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FBI: 51 Law Enforcement Officers 'Feloniously Killed' In 2014

After a sharp drop in 2013, the number of police and other law enforcement officers who died in the line of duty as a result of felonious incidents rose in 2014, from 27 to 51, according to preliminary statistics gathered by the FBI. The agency says another 44 officers died in accidents while on the job.

"From 1980–2014, an average of 64 law enforcement officers have been feloniously killed per year," the FBI says in a news release. "The 2013 total, 27, was the lowest during this 35-year period.

Those officers had been performing a range of duties; the FBI says 11 died after responding to disturbance calls, including one domestic disturbance, and that 10 died during traffic pursuits or stops. Eight officers had been ambushed, the agency says, describing scenarios from entrapment or premeditated situations to unprovoked attacks.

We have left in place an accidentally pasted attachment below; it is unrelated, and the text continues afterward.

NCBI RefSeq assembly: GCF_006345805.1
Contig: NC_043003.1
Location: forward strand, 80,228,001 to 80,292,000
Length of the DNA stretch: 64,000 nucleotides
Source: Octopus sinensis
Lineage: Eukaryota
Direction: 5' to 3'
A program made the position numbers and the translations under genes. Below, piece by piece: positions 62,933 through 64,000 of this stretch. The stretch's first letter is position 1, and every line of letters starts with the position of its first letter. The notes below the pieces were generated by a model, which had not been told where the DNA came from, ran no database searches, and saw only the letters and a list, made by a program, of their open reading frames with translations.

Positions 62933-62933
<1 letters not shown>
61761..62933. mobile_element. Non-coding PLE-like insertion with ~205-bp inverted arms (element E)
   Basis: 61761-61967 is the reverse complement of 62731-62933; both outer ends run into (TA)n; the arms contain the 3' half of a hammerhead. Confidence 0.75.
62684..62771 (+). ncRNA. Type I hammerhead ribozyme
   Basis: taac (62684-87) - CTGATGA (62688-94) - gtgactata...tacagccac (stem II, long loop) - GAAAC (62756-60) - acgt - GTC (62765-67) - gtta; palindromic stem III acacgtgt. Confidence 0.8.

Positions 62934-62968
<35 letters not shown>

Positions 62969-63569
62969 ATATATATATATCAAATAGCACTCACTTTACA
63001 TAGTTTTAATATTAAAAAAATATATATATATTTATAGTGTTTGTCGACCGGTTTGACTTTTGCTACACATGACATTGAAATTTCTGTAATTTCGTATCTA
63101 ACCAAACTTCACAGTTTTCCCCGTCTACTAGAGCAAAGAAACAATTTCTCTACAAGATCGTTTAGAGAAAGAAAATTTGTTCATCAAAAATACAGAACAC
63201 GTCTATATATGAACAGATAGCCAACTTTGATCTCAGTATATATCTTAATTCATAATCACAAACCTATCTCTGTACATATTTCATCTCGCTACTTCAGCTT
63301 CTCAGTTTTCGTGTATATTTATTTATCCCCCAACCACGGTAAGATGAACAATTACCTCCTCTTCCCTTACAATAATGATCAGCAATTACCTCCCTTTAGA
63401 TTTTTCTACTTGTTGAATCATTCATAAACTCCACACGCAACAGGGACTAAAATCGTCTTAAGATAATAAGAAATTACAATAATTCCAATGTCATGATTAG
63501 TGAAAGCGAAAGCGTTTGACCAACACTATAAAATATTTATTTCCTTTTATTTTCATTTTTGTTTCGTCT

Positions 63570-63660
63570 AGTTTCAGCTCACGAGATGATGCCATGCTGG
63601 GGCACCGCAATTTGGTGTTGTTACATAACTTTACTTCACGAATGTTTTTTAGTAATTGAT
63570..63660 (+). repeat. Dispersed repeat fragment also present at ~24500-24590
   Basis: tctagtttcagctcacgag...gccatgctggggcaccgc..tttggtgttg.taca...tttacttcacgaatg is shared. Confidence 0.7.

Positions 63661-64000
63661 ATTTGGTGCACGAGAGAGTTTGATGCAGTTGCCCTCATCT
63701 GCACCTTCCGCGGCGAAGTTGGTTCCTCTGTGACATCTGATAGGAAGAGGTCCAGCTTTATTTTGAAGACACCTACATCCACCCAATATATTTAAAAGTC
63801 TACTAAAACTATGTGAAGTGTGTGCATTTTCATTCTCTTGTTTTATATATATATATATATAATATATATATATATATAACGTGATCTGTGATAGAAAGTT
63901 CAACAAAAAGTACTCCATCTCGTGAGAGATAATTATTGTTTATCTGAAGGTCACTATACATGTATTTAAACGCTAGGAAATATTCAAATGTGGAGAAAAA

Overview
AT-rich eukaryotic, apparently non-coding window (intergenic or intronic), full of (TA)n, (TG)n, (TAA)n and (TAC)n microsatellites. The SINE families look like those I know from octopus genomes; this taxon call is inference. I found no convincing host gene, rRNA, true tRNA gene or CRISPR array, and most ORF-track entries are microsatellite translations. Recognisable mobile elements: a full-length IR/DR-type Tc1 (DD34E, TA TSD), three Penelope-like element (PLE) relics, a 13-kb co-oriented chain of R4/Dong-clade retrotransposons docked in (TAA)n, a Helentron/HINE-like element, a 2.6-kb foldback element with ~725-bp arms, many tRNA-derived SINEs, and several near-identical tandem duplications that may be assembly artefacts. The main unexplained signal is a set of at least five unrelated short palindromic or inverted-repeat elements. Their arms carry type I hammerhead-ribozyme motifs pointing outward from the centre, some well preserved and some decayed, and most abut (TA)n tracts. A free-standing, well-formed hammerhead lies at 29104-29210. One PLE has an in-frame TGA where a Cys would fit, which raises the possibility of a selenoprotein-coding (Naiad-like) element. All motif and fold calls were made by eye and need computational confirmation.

"Offenders used firearms in 46 of the 51 felonious deaths," the FBI says, adding that the number reflects the use of handguns in 32 incidents, rifles in 11, and shotguns in three.

The FBI says 17 officers died from criminal actions in the South, 14 in the West, eight in both the Midwest and the Northeast, and four in Puerto Rico.

Here's a brief rundown of the number of officers who were feloniously killed in recent years, along with the number who were employed by city police:

2009: 48 (32 employed by city police)
2010: 56 (32)
2011: 72 (50)
2012: 48 (21)
2013: 27 (16)
2014: 51 (breakdown by agency not yet available)

The totals include police officers who work for city, county, state, and college departments, along with federal agents and officers who enforce the laws on tribal lands. The FBI will release its full report on officer deaths in 2014 later this year.

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Bill Chappell is a writer and editor on the News Desk in the heart of NPR's newsroom in Washington, D.C.
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